Winter Greens

food lifestyle recipes Nov 25, 2021

Yeaah, it's winter in Switzerland. It's cold and the kids are all excited about the news predicting snow on the weekend. With that, I love my winter veggies. White and green vegetables have a lot of fibres and secondary phytochemicals. But most importantly, they are delicious and you have plenty of opportunities to process them in your kitchen.

Here are some insights about a few of my favourites:

Kale is a local superfood and you can find it at the regional farmers market or even at the grocery store around the corner. :-)

Kale is very rich in vitamin C, B-carotene, vitamin K and also contains many minerals like iron, trace minerals and proteins. 

Get your extra dose of vitality.

My favourite dish with kale is kale chips.... freshly prepared with olive oil and salt - 10 minutes in the oven.


Chicory is rich in vitamins A, C, E and B and has as many minerals. The valuable bitter substances stimulate digestion, have a calming and analgesic effect. The antioxidants make chicory our local superfood. :0) Chicory is a winter vegetable (cruciferous) that is eaten as a salad or even as a vegetable or in a soup. Check out my Chicory recipe.


Parsnip grows like turnip and radish under the ground and is in season from October to March. In the past, the parsnip was a staple food until it was replaced by potatoes and turnips. Parsnip has many vitamins and minerals. For example, vitamins A, E and C and the minerals/trace elements niacin, pantothenic acid, folic acid, calcium, potassium and zinc. It also contains essential oils and has an anti-inflammatory effect. Parsnip can be eaten raw but is often used in soups. I also like it as an oven vegetable in combination with beets, brussels sprouts and sweet potatoes; olive oil and toasted sesame seeds over it, done!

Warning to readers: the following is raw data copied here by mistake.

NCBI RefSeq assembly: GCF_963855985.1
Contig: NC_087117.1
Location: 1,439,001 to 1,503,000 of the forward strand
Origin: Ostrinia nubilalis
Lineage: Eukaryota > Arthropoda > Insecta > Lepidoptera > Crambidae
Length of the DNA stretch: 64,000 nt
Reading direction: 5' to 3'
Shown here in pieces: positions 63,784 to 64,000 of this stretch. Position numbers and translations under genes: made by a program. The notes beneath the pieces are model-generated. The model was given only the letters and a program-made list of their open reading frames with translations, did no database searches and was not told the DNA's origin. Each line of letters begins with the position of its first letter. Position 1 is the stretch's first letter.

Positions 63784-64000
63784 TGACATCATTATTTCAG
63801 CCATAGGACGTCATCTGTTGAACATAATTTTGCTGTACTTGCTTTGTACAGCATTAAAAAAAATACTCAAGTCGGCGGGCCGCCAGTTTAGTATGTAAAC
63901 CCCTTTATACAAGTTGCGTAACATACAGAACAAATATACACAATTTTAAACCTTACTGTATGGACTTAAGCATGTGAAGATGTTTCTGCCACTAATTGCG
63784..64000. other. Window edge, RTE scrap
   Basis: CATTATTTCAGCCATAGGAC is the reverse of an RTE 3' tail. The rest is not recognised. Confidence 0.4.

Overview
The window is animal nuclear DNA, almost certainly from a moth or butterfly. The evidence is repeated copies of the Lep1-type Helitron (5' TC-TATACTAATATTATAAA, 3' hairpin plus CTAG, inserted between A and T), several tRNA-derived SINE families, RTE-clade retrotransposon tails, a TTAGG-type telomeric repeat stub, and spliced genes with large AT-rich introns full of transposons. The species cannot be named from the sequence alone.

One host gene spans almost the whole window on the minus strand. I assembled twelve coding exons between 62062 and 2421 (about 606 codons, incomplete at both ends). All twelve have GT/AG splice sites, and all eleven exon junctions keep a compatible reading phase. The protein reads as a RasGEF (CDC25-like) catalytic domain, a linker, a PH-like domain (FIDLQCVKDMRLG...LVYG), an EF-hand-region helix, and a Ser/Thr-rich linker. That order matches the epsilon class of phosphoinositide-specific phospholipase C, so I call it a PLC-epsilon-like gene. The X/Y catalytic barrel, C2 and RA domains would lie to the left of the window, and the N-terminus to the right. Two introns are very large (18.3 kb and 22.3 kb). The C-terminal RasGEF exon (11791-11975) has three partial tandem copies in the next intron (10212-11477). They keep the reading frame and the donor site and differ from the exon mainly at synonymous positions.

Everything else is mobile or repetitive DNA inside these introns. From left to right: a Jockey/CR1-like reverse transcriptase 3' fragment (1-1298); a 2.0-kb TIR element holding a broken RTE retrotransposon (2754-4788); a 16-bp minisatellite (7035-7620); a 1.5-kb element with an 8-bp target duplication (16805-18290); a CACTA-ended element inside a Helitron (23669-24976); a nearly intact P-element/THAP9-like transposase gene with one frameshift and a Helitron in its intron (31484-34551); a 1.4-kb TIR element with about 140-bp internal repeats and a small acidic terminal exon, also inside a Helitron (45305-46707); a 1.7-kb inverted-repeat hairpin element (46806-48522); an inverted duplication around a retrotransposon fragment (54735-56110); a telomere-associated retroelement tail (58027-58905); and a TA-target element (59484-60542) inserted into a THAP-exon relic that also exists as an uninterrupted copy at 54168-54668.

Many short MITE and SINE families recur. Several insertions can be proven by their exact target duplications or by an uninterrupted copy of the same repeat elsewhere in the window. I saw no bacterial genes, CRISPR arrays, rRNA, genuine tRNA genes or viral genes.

Brussels sprouts are a very nutritious and vitamin-rich winter vegetable that should be enjoyed much more often during the cold season. The tender florets protect us from colds and flu infections thanks to the high vital substance content, are a good vegetable protein supplier and protect us from carcinogenic substances. Brussels sprouts with their antioxidants can balance our hormone system such as estrogen dominance. This is not only an issue in women's health. 

I hope this gives you some inspiration to add more winter greens to your meals this winter?


Stay connected with me for more tips, recipes and inspiration!

Join my mailing list to receive the latest tips and inspirations for health & vitality!

We will never sell your information, for any reason.